Stonehenge

 

Stonehenge is one of the most famous prehistoric sites in the world. It is located in the county of Wiltshire, in the south of England, close to the ancient cathedral town of Salisbury. A “henge” is a circular prehistoric monument, and Stonehenge probably started out as a ring made of banked-up earth about 3,100 BC. Excavations have revealed that Stonehenge served as a burial ground from its earliest beginnings, and was probably used for some sort of religious ceremony.

The stone circle that is seen today is thought to date from around 1,500 BC and is no longer complete. The stone to build the earliest structure came from a site in Wales over 380 km away around 2,150 BC - one of the many mysteries of the monument is how did people of that era transport stones weighing 4 tonnes each over such a distance, and then raise them up into a double circle with the entrance aligned with the summer sunrise? Then about 2000 BC more and larger Sarsen stones weighing up to 50 tonnes were brought to the site from about 40 km to the north and an outer ring with continuous lintels was constructed.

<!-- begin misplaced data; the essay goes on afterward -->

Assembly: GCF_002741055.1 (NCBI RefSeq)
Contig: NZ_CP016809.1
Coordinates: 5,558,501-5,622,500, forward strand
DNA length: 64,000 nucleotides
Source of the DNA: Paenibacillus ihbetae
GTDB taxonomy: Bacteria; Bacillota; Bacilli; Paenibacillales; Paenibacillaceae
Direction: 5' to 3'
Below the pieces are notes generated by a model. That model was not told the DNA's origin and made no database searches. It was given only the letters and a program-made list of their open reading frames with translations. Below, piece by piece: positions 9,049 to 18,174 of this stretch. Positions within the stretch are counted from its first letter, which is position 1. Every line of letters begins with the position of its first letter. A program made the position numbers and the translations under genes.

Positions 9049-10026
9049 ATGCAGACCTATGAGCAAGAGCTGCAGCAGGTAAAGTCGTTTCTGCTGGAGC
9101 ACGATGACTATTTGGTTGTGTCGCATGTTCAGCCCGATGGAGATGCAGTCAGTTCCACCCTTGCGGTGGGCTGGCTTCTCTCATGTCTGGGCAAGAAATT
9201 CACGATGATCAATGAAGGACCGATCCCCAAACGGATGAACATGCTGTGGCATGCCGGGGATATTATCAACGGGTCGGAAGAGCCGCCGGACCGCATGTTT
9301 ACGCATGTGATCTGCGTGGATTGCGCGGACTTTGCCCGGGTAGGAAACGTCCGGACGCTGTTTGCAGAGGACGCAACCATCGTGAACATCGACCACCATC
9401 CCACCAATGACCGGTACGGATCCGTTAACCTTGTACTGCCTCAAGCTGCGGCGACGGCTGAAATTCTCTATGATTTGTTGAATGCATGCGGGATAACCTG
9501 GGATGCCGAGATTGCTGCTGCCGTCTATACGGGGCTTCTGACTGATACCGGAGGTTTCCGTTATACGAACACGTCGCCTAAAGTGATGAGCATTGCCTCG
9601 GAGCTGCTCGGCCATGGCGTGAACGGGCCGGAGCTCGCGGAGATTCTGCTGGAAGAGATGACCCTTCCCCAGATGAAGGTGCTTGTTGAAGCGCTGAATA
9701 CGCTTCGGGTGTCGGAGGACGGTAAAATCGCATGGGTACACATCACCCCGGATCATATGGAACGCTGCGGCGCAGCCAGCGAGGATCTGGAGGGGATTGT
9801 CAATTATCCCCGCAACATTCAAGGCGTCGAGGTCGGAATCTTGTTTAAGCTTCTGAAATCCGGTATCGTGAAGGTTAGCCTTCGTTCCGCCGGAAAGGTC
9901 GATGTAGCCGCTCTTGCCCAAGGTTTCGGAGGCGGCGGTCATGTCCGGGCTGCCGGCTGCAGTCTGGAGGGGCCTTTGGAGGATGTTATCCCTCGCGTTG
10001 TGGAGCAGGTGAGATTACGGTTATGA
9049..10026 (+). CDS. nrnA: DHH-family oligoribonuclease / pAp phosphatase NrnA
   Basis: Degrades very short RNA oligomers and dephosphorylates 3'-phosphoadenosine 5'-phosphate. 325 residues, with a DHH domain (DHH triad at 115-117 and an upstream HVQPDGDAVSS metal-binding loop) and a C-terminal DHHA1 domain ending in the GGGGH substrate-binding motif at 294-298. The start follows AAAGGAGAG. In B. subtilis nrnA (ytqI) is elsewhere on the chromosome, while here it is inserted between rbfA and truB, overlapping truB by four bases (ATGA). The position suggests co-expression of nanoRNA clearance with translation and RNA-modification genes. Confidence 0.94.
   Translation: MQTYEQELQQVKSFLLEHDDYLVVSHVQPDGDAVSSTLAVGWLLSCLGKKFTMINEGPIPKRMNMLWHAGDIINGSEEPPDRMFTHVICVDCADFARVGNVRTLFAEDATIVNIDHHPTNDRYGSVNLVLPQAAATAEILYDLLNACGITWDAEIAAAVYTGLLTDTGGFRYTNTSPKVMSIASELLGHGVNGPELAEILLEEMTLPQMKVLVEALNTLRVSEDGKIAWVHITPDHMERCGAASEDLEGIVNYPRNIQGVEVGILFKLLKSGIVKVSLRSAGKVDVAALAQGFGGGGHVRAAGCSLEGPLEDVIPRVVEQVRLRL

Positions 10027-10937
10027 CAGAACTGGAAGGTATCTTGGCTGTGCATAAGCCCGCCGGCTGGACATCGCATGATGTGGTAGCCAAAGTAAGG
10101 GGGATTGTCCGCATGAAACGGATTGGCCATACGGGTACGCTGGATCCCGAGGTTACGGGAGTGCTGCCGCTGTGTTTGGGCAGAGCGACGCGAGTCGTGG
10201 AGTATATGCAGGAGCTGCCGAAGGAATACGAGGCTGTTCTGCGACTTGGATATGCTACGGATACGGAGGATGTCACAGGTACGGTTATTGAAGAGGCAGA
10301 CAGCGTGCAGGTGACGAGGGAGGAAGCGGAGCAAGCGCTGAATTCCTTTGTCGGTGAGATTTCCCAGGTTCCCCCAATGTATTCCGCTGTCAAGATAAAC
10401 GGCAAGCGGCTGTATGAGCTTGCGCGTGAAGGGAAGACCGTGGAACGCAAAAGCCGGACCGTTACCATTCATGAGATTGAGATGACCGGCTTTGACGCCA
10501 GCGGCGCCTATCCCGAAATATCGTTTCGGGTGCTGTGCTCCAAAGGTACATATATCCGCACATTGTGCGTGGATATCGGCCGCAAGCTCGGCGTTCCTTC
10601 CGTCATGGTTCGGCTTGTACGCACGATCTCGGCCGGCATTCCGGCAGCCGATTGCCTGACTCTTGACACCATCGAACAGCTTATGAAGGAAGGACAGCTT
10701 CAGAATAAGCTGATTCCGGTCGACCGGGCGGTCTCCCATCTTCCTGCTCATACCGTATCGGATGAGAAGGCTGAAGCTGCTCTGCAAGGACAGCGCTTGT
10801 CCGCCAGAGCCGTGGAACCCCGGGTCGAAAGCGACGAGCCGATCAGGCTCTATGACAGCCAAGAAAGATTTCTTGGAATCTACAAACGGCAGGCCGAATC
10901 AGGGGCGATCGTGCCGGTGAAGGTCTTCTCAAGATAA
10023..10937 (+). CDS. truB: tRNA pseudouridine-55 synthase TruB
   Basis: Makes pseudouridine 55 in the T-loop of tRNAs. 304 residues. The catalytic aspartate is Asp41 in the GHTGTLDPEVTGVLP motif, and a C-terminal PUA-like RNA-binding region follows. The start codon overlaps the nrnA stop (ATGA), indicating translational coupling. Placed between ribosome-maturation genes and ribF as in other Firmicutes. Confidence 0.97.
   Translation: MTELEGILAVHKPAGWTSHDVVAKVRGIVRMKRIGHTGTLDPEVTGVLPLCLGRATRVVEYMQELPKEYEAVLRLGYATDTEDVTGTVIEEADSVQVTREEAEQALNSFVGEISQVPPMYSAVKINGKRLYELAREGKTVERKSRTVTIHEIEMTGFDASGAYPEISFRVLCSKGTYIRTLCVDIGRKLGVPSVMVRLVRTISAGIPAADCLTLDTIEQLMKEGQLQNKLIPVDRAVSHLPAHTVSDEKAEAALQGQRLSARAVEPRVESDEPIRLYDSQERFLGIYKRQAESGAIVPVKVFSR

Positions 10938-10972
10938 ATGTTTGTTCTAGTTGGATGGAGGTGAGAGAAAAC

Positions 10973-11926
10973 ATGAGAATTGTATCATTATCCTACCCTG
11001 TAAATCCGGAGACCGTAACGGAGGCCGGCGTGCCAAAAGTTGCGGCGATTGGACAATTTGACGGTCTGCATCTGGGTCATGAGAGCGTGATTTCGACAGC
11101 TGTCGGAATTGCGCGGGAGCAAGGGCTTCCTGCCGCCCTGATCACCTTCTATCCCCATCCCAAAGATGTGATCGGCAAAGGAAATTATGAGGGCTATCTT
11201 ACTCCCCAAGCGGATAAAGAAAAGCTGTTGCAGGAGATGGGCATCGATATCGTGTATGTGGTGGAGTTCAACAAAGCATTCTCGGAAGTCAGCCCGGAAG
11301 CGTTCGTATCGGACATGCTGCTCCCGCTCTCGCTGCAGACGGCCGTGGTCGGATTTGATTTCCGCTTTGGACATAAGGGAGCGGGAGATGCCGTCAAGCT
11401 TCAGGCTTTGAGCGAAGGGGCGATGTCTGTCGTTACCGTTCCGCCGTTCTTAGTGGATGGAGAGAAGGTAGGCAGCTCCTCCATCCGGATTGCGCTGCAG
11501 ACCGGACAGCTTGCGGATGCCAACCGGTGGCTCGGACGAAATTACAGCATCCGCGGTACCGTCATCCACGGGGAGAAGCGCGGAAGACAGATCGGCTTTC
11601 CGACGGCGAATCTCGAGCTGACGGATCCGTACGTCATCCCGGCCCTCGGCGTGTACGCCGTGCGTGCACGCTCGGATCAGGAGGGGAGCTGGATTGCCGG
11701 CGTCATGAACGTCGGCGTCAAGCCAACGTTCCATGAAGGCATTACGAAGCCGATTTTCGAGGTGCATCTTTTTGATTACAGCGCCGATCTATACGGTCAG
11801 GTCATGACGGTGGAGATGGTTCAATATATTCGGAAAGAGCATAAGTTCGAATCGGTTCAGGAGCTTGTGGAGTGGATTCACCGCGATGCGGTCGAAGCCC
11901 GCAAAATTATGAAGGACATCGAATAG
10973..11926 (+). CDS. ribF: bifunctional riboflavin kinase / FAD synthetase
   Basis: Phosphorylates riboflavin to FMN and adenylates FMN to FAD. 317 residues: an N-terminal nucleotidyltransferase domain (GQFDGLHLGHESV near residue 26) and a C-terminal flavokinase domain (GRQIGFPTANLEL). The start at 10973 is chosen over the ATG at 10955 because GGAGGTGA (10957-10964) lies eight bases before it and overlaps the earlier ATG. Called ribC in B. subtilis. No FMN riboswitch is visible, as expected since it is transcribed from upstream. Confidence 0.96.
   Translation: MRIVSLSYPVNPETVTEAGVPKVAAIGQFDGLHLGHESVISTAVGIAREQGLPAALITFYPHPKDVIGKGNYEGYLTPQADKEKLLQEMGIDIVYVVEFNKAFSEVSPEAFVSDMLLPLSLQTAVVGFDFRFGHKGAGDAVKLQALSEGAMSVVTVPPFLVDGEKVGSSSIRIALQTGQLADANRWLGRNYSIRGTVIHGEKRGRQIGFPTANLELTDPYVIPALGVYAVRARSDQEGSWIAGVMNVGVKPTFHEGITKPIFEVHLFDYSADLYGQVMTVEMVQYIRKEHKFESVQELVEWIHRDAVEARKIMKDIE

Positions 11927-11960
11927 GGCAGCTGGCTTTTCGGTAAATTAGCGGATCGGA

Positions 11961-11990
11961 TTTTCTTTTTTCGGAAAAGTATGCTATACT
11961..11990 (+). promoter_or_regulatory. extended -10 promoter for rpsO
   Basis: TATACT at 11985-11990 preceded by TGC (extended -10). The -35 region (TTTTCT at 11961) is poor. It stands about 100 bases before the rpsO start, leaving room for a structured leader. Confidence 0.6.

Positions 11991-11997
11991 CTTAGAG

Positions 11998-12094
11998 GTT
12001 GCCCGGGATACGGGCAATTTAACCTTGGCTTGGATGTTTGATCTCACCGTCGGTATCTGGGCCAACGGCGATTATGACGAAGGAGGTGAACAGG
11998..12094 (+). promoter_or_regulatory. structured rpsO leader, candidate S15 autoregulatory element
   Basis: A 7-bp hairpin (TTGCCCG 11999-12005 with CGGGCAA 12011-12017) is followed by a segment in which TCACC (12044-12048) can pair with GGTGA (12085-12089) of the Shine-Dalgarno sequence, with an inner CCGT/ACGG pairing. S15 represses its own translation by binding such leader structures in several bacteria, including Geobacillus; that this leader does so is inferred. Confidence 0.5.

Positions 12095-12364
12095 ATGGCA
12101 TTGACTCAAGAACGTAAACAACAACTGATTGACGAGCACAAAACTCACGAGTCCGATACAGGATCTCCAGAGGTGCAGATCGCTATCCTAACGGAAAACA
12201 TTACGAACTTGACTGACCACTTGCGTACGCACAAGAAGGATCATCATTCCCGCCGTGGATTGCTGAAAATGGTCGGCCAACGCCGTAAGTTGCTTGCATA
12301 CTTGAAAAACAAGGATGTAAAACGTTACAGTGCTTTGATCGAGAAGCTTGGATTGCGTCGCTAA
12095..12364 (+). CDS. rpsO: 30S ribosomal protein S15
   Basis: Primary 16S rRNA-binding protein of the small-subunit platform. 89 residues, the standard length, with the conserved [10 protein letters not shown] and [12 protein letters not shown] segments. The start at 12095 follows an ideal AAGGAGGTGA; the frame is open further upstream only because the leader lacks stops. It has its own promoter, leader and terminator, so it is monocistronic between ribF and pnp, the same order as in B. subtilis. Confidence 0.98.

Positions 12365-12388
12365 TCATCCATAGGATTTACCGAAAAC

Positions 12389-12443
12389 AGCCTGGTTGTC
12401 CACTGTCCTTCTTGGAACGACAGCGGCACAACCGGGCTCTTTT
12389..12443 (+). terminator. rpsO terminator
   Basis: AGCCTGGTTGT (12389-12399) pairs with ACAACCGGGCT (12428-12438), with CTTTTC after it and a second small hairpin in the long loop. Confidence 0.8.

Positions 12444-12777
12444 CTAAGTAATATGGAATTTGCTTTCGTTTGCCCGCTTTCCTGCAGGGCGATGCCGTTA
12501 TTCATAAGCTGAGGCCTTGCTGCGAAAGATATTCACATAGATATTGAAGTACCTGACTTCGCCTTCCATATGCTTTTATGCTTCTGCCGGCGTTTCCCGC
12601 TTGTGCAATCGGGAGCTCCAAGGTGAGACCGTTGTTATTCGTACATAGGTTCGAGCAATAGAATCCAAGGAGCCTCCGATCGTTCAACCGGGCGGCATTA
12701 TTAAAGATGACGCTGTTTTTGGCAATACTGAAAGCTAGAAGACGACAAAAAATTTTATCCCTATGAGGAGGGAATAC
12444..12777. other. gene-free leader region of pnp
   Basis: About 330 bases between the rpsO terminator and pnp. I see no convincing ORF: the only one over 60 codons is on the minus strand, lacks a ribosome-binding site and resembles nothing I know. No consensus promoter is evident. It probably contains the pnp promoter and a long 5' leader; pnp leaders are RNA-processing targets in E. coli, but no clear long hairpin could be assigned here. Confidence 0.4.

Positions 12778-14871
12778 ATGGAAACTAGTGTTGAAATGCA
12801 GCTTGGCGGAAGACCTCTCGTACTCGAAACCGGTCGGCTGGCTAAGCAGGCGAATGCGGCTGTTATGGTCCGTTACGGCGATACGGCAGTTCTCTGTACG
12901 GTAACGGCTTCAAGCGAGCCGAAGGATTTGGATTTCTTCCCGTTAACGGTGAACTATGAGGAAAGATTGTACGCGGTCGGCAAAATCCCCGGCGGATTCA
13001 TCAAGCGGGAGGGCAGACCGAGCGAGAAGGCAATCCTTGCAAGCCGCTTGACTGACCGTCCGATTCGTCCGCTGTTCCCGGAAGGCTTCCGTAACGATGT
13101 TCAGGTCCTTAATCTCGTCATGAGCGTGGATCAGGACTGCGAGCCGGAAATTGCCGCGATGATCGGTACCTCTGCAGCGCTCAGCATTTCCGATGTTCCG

In 2002 a public poll voted Stonehenge as one of the seven wonders of Britain, and throughout history this mysterious structure has featured in popular culture. A 12th century writer, Geoffrey of Monmouth, linked it to the legends of King Arthur, and the English novelist Thomas Hardy set the climax of Tess of the d’Urbevilles there in 1891. Numerous famous artists, including Constable and Turner, have painted the stone circle, and in the Beatles film Help! the group is seen performing with Stonehenge in the background. More recently the monument has become popular in computer games.


English Heritage now controls public access and allows visitors to get near, but not touch, the stones in exchange for a fee. Guidebooks are available in Spanish and Japanese, and you can buy T shirts printed with a Stonehenge motif! You can download a guide with “fun games and activities to do at the site” from the English Heritage website. At the Summer Solstice, present day “Druids” are permitted to hold ceremonies at Stonehenge, and unless you are one it is probably better to avoid the crowds on that day (dawn on 21st June).

Note: less well-known internationally, but possibly more satisfying to visit, is the Neolithic henge and avenue of standing stones at Avebury near Marlborough, 27 km from Stonehenge. It is a UNESCO World Heritage Site, owned and managed by the English National Trust.

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